The Lifetime allowance has been increased and then decreased and heading to £1.25m from 6 April 2014. The amount that you can contribute has also been restricted. Severe tax penalties apply for anything over the limit. In essence there is an incentive to restrict growth and payments. Don’t forget that “the other side” of retirement, when you actually take your pension, this is taxable income. Argh! yes there are new levels of protection too, just to meet the problems of a reducing lifetime allowance and the latest raft of rules published by HMRC are out for consultation until 2nd September. These outline two more forms of protection Individual Protection (IP14) and Fixed Protection 2014 (FP14).
All of this needs very careful advice. But just in case anyone from central or any far off field of Government is bothering to listen. Here’s a question for you. Can YOU tell me what your pension is worth today? (all of them) and can you tell me what it will be worth when you retire? can you even tell me who your pensions are with? and are you aware of the potential problems for those with “workplace pension” or “auto enrolment” for those with large pension pots? No, like most people, you attempt to understand the mass of paper that may or may not arrive each year outlining the income that you might get if XYZ does something useful with your money.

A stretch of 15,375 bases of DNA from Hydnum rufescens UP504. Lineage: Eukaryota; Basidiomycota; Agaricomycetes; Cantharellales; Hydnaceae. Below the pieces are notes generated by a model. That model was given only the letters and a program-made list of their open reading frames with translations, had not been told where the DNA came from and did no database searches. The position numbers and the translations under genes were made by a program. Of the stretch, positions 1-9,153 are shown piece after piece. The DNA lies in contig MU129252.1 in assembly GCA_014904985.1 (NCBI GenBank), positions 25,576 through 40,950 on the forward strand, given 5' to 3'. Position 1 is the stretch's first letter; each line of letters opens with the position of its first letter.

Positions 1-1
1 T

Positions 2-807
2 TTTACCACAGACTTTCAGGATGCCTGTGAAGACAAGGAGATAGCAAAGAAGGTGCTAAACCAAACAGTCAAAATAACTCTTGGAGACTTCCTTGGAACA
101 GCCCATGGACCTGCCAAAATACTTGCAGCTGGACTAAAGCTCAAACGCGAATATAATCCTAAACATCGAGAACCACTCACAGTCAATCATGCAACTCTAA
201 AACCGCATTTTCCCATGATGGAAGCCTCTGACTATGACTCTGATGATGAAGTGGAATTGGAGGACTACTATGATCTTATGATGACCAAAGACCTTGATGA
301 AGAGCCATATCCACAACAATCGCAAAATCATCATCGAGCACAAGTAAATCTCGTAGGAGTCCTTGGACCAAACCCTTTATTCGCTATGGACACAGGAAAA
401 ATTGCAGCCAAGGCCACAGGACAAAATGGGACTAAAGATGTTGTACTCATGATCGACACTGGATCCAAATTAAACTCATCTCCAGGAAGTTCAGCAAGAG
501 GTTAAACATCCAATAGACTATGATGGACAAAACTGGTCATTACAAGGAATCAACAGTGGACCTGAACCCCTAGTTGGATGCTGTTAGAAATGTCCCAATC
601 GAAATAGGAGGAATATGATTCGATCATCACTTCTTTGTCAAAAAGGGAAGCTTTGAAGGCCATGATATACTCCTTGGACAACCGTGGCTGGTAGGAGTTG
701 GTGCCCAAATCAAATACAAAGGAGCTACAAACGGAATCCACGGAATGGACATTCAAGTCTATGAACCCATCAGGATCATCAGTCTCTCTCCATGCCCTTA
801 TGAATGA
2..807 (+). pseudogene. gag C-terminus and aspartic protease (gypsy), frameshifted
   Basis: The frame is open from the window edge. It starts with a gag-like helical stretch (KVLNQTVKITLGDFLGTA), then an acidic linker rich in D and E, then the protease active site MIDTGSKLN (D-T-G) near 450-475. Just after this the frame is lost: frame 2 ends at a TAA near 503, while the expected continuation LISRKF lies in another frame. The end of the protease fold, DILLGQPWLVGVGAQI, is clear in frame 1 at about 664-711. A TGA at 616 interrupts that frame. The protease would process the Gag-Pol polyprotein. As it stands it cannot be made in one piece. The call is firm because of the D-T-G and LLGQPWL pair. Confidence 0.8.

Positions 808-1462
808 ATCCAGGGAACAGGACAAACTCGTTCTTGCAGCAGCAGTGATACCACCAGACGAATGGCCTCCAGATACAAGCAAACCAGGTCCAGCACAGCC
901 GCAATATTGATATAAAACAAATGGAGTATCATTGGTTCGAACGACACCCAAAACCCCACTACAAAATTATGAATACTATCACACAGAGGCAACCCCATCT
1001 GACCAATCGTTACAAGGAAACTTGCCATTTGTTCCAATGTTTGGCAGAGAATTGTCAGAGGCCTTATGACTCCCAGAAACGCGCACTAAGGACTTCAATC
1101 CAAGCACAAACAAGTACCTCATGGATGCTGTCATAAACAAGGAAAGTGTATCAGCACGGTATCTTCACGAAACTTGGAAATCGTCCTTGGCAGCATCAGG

If anyone in Government had a modicum of common sense the only restriction on a pension should be the amount that can be paid in that qualifies for tax relief. That is all. Have this as a fixed percentage of income – just one level, not dozens based on your age. Make it attractive. Don’t mess with it, leave it alone. YOU will get your tax relief back anyway in the form of income tax, reduced reliance upon the state and eventually in some cases inheritance tax. Here’s my suggestion after 20+ years of dealing with pensions and handling everything from the very basic questions to the most complex. Offer tax relief of 25% at source, with no need to reclaim it. Only allow those that pay income tax to receive the tax relief and restrict the amount to 25% of taxable income (in total from employer and employee). Oh, and keep the ability to have tax free cash of 25% of the fund at retirement, but no more. It bet that in 2 days you will still be able to remember my suggested fantasy rules. As for the more complex issues – allow carry back to only the last tax year and for non earners, or non taxpayers frankly there are likely to be more pressing matters for their money and a myriad of alternative forms of saving vehicles.
I wait in anticipation of the revolution that puts investors/savers/ the UK public first…. no I am not a member of UKIP.
Dominic Thomas – Solomons IFA